In 2003, a ground-breaking study known as The Human Genome Project saw the full human genome published for the first time. Since then, genomics (the field of biology focused on genes) has accelerated rapidly. Genomic sequencing has become an incredibly valuable tool in the diagnosis of rare diseases, but many rare disease patients still experience a lengthy “diagnostic odyssey”; receiving the correct rare disease diagnosis still takes an average of 5.6 years, eight clinicians (including four specialists), and three misdiagnoses.
The more we learn about the genetic causes of rare diseases, the shorter this diagnostic odyssey can become.
In 2012, the 100,000 Genomes Project was created with the intention to sequence 100,000 complete human genomes to improve understanding of rare diseases and to power precision medicine. Though the project focused primarily on England, Northern Ireland and the other Devolved Nations subsequently joined the project.
Many diseases have a genomic basis, from rare single gene disorders such as cystic fibrosis to complex, polygenic disorders such as ischaemic heart disease. Looking for these used to be a complex and incredibly time-intensive task, but it’s now possible to sequence millions of fragments of DNA simultaneously – if you have the right tools.
Genetic sequencing not only improves diagnostics but also helps in the delivery of precision medicine. Precision medicine takes into account individual variability in genes, environment, and lifestyle for each person and is used to create personalised treatment plans, breaking away from the old one-size-fits-all approach to healthcare. Coupling genomic data with a patient’s clinical information enables a better understanding of their condition and what can be done to treat it.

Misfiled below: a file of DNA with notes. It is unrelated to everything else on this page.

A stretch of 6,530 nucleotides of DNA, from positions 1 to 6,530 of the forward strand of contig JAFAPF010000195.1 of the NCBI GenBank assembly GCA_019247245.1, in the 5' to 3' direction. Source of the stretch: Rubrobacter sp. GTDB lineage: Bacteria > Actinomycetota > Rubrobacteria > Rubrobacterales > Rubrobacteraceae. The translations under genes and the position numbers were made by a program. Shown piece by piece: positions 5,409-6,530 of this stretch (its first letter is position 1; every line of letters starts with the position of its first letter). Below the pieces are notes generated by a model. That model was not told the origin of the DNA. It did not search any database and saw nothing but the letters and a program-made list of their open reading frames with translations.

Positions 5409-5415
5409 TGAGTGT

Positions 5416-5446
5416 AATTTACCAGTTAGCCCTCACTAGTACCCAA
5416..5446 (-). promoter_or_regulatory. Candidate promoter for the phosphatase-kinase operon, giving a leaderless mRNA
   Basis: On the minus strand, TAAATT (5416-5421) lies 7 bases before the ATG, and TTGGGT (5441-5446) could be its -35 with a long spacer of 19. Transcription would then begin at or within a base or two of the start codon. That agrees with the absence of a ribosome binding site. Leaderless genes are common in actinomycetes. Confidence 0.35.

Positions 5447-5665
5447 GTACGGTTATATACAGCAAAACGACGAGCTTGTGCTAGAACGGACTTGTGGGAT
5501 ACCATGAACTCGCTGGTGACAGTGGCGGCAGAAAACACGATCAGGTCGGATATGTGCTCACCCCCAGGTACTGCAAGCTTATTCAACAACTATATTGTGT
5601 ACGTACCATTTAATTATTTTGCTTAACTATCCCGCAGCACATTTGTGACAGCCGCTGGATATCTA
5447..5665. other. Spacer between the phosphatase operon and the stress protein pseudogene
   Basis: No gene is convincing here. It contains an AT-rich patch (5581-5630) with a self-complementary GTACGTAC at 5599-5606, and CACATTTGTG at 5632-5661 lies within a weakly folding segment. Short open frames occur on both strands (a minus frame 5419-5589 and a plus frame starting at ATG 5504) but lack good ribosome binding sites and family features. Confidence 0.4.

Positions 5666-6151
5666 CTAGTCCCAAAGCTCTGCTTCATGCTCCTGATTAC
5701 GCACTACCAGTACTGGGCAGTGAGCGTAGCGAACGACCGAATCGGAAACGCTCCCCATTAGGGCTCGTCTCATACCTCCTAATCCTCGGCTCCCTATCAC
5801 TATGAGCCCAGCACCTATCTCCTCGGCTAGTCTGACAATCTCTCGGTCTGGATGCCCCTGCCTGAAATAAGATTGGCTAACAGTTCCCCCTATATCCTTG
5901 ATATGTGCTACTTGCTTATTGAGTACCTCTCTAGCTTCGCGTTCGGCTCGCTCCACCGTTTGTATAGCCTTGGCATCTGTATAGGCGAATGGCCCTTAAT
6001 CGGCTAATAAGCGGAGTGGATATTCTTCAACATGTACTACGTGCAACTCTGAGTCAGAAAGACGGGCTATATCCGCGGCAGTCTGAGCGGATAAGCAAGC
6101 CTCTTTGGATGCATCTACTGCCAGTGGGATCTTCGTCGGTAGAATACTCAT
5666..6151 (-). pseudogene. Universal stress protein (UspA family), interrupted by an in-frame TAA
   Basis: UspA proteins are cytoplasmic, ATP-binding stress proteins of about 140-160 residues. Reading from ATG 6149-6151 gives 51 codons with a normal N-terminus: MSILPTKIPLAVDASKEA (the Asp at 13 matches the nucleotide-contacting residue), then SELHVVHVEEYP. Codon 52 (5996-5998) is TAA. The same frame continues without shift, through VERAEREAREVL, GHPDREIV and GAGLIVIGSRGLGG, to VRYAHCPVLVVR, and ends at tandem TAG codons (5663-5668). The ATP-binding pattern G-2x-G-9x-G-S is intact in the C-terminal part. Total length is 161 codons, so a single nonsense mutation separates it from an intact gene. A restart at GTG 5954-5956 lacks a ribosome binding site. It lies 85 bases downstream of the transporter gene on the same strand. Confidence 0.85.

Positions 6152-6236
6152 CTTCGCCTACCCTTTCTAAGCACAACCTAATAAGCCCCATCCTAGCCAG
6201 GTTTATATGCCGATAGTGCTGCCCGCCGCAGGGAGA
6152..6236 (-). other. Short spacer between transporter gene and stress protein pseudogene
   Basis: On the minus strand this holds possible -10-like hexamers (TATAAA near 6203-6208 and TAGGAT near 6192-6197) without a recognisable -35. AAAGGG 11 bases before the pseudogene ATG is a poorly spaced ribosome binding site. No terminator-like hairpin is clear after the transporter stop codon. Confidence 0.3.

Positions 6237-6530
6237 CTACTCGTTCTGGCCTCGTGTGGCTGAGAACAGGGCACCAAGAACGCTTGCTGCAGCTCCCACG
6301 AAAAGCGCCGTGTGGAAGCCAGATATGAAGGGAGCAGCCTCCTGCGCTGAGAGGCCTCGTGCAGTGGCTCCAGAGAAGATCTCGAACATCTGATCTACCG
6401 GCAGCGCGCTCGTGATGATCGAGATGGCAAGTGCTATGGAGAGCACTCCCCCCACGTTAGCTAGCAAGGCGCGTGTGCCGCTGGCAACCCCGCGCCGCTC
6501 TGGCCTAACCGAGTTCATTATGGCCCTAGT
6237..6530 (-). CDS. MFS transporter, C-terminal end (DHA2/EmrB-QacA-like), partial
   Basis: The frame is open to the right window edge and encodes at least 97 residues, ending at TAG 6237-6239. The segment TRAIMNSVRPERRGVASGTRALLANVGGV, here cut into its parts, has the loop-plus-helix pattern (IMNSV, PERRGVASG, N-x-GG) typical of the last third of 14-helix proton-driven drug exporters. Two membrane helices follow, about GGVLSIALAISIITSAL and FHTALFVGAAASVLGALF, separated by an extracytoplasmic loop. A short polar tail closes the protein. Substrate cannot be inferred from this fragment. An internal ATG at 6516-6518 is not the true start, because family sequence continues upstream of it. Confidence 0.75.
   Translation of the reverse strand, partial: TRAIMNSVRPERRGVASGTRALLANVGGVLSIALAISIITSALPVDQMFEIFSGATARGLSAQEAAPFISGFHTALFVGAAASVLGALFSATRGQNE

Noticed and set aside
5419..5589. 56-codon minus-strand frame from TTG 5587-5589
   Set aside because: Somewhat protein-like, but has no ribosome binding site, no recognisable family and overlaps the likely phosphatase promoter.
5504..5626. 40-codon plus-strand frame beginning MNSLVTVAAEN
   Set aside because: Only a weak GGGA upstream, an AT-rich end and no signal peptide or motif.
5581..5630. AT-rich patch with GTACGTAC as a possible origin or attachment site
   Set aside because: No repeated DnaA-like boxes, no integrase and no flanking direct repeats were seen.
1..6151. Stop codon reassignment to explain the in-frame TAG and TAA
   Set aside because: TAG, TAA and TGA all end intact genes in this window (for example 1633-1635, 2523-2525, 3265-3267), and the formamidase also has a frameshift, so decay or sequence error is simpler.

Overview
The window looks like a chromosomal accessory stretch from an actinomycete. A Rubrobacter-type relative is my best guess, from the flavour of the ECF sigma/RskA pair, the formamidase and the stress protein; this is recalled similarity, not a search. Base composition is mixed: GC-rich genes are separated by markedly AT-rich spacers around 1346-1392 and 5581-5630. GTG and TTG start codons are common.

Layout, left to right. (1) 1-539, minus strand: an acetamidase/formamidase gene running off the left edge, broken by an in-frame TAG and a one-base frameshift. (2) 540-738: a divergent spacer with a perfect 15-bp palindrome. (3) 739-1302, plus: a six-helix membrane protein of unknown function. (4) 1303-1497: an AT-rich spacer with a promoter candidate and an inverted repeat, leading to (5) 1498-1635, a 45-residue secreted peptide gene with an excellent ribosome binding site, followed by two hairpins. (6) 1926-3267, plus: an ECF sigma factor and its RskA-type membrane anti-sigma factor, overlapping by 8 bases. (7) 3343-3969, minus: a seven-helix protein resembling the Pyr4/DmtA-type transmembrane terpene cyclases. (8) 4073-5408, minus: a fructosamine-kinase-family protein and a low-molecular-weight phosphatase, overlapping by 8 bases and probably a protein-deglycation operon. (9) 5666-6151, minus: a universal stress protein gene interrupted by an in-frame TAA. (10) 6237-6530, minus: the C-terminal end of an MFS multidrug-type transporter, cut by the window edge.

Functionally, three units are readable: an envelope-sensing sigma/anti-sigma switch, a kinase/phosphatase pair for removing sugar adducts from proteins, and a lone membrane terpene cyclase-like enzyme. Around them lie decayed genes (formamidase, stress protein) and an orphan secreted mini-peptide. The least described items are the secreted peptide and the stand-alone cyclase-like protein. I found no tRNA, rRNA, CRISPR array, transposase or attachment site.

In 2019, after the 100,000 Genomes Project’s completion, Genomics England announced that a number of the toolsets used to run the project were to be retired; this meant that the UK Genomic Medicine Centres needed to develop new informatics approaches in order to continue the important work of genomic diagnostics.
The Belfast Health and Social Care Trust (BHSCT) team, led by Principal Investigator Dr Shane McKee, Consultant Clinical Geneticist, saw that they needed a new solution that they could use to leverage the full benefit of genome sequencing going forwards. They sought something based on open standards so that they would never again lose access to such a vital system.
Created by BHSCT in collaboration with Cambio, GenOCEANIC (Genomics Open Core Engine Accelerating Northern Ireland Care) is based on an openEHR Clinical Data Repository (CDR) to provide a platform for managing genomics activity. GenOCEANIC was created as a means of evaluating technologies to provide a sustainable platform to support Northern Ireland’s adoption of precision medicine now and in the future. Funded by the Department of Health, this collaboration aims to make genomic medicine part of mainstream clinical care in Northern Ireland.